Oct. 24, 2012, | Type: Abstract
Source: WNYC SchoolBook
In the third article in a series on professional development, Sarah Garland writes about Tiferes Bnos, an all-girls school located on the first floor of an apartment building near the border of the Williamsburg and Bedford-Stuyvesant sections of Brooklyn. The vast majority of the school's students, come from poor Yiddish speaking homes, yet for the past decade Principal Miriam Amsel, has coaxed excellence out of both students and teachers.
The vast majority of the school's 430 students are extremely poor. So are the teachers: the base teacher salary at the Orthodox Jewish school is just $6,000 dollars a year. The students spend less than half of the week studying math, reading, science and social studies; most of their class time is spent on religious instruction. Yet Tiferes Bnos' students' performance on statewide standardized tests is excellent with most of them demonstrating extremely high proficiency levels in English and math.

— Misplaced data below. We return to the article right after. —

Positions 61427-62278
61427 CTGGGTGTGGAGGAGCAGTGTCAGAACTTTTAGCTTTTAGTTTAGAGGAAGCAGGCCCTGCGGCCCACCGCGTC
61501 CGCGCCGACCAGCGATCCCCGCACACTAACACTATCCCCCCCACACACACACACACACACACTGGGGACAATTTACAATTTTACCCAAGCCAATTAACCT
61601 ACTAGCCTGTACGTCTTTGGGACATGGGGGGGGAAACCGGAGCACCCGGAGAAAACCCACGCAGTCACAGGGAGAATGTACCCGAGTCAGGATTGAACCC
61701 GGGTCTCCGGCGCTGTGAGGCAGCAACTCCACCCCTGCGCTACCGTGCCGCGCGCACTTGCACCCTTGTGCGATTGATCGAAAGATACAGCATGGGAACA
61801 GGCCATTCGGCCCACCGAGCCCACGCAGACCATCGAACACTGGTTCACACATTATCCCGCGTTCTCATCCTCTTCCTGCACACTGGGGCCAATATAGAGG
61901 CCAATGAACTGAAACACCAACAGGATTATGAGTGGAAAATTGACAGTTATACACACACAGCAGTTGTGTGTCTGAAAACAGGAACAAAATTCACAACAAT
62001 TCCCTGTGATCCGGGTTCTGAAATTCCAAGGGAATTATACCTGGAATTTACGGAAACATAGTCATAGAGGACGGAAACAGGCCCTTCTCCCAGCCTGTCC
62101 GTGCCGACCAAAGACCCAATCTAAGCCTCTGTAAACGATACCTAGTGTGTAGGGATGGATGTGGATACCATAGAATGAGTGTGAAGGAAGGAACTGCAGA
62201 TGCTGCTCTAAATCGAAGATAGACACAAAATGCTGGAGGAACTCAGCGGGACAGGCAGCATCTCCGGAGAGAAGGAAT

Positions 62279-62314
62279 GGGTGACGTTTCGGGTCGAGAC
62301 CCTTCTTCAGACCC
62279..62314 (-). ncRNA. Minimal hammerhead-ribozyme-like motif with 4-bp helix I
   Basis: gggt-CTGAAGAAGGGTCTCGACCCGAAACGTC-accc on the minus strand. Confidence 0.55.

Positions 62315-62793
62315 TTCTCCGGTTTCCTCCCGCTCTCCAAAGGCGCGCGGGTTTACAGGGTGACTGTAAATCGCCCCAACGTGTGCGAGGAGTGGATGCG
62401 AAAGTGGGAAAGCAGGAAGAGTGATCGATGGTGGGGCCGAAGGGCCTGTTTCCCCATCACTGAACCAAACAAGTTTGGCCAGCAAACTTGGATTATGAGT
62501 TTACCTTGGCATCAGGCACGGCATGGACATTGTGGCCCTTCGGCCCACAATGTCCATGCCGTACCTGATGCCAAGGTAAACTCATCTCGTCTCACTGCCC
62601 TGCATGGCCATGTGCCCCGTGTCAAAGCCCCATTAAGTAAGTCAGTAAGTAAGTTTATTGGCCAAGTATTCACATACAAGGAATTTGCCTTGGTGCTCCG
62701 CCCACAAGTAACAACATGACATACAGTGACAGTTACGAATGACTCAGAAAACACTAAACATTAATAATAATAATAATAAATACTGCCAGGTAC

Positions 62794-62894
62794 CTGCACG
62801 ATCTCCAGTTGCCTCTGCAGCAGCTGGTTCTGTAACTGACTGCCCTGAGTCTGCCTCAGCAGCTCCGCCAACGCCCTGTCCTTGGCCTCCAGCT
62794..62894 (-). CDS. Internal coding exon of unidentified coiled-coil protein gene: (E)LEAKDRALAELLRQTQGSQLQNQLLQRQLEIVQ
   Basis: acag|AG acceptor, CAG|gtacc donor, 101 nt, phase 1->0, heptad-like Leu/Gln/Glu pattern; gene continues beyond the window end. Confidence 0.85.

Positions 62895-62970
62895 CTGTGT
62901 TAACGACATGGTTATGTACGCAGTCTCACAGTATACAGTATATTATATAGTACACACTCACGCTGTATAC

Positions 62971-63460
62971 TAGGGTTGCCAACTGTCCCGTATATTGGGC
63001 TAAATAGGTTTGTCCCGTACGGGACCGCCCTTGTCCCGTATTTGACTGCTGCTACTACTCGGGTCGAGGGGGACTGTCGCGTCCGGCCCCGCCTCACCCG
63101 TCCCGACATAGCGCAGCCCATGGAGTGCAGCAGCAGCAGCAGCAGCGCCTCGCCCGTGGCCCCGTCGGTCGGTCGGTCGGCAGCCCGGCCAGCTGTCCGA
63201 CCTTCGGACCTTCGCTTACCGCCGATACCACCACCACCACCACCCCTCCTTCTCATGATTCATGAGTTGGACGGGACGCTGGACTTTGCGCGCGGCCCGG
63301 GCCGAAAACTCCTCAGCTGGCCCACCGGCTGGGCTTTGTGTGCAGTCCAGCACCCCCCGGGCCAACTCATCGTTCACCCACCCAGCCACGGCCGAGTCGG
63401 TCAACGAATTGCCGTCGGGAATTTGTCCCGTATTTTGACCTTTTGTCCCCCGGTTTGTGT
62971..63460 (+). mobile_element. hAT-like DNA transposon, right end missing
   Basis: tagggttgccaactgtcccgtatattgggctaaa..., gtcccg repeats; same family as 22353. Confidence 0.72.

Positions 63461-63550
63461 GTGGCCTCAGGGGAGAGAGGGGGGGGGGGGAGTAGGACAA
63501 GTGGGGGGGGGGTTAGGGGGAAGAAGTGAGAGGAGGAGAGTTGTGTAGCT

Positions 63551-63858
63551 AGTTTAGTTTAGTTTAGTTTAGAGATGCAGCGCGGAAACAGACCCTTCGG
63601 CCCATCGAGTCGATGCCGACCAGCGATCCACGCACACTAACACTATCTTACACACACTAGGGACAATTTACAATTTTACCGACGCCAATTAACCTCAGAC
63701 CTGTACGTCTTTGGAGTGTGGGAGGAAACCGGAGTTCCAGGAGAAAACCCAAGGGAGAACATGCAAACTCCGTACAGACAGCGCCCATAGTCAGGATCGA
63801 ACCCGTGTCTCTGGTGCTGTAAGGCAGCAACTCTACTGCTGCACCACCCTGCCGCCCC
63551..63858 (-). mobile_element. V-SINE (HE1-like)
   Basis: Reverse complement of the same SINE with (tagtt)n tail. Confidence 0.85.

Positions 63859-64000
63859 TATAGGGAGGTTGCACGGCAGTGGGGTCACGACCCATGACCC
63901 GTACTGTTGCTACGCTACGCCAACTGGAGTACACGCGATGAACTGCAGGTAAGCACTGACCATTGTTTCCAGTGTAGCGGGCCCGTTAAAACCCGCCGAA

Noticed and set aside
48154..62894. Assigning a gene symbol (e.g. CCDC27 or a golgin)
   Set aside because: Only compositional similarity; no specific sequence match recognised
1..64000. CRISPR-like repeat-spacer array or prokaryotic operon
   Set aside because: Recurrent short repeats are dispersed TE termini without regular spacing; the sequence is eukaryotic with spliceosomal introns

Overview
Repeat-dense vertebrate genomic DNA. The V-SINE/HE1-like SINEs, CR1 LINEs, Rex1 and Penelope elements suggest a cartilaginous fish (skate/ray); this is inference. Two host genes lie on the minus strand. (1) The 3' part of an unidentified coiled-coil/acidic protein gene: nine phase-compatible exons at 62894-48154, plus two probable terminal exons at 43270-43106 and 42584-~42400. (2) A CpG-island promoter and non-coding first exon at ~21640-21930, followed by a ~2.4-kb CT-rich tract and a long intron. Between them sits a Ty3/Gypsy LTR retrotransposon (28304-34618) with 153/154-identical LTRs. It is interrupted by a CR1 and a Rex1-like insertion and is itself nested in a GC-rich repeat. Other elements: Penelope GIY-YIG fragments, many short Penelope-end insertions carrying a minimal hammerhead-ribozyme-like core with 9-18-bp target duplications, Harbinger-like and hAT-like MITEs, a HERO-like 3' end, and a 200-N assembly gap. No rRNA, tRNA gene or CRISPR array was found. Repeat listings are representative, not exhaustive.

Amsel’s secret, is in-depth and constant on-the-job training for her teachers, which begins six months before they step foot into one of her classrooms.
Teachers at Tiferes Bnos use Socratic techniques to draw their students into heated discussions about the roles of power and money in history. Questions are the basis of education at Tiferes Bnos, Amsel says, for students and teachers alike. Many of her recruits are teenagers — young women not much older than the students they teach — who live at home with their parents. Amsel turns away applicants who fail to ask any questions during the initial interview.
The hallmark of Amsel’s on-the-job training program is the monthly evaluation meeting. The focus on questioning that Amsel emphasizes in her teacher training is mirrored in the school’s classrooms.
Read the entire article at WNYC SchoolBook.